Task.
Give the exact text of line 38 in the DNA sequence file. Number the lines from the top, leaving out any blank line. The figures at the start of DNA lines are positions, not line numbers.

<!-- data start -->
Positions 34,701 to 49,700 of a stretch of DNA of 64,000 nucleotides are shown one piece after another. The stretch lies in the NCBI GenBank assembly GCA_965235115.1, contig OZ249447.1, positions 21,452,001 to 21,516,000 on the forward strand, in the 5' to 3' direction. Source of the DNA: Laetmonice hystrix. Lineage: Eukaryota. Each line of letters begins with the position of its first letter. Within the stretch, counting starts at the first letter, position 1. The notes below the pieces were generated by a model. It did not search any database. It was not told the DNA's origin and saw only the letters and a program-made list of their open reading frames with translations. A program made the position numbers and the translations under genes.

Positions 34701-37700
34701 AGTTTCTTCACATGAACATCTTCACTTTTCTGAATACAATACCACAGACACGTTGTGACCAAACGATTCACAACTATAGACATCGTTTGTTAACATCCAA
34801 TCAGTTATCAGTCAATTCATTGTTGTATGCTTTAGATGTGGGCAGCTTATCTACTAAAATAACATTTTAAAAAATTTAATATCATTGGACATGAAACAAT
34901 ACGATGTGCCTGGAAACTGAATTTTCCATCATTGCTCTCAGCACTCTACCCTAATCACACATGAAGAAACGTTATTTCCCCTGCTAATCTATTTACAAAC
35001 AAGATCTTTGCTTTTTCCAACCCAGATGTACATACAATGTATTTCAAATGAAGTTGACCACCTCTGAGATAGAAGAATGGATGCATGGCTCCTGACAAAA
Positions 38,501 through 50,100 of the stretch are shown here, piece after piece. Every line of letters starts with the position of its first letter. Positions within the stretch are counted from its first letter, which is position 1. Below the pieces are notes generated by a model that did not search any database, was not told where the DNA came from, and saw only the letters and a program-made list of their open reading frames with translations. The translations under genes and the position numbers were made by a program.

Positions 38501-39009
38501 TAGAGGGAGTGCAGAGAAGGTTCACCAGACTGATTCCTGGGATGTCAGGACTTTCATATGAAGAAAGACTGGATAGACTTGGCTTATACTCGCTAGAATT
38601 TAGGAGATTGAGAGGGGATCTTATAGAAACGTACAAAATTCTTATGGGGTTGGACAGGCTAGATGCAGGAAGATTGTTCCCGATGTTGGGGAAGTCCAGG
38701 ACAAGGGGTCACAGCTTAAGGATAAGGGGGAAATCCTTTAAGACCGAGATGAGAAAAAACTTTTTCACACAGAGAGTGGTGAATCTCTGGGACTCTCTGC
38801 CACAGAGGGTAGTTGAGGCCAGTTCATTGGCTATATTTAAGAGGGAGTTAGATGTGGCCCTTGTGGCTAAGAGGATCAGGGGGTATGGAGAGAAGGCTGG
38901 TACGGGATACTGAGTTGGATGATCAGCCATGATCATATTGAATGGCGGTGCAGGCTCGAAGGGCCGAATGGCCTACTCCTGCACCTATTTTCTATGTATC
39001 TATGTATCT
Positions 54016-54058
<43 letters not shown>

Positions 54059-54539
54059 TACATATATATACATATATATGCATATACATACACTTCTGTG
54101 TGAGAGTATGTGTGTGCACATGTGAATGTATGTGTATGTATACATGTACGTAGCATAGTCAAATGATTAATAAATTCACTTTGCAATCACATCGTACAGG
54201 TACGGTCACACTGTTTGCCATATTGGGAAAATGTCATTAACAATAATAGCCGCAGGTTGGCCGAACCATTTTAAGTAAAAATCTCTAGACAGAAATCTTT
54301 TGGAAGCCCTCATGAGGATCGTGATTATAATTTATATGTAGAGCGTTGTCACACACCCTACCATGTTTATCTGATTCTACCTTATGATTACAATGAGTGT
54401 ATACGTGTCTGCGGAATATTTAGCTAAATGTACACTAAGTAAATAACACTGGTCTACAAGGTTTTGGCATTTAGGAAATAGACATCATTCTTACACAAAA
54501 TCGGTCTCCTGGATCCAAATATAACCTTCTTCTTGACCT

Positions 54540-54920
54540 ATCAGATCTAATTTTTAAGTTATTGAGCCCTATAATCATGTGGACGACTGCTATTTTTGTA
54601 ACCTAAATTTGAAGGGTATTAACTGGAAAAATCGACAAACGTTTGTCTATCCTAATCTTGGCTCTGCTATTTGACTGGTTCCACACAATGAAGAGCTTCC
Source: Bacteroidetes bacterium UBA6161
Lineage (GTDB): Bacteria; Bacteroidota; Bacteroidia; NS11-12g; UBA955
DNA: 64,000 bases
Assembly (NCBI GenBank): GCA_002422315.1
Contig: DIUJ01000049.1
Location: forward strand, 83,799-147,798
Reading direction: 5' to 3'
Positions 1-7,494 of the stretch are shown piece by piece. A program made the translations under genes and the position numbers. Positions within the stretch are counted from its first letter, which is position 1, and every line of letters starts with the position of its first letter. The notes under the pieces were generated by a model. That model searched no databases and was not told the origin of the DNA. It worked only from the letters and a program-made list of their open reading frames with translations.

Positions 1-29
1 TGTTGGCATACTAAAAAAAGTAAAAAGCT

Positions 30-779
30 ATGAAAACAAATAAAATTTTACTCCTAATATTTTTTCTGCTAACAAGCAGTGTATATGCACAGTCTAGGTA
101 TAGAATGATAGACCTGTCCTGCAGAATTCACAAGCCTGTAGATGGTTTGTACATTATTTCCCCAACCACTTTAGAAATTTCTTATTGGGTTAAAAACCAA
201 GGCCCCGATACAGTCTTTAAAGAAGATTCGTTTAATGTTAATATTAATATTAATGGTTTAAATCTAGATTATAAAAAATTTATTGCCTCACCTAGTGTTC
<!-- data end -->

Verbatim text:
30 ATGAAAACAAATAAAATTTTACTCCTAATATTTTTTCTGCTAACAAGCAGTGTATATGCACAGTCTAGGTA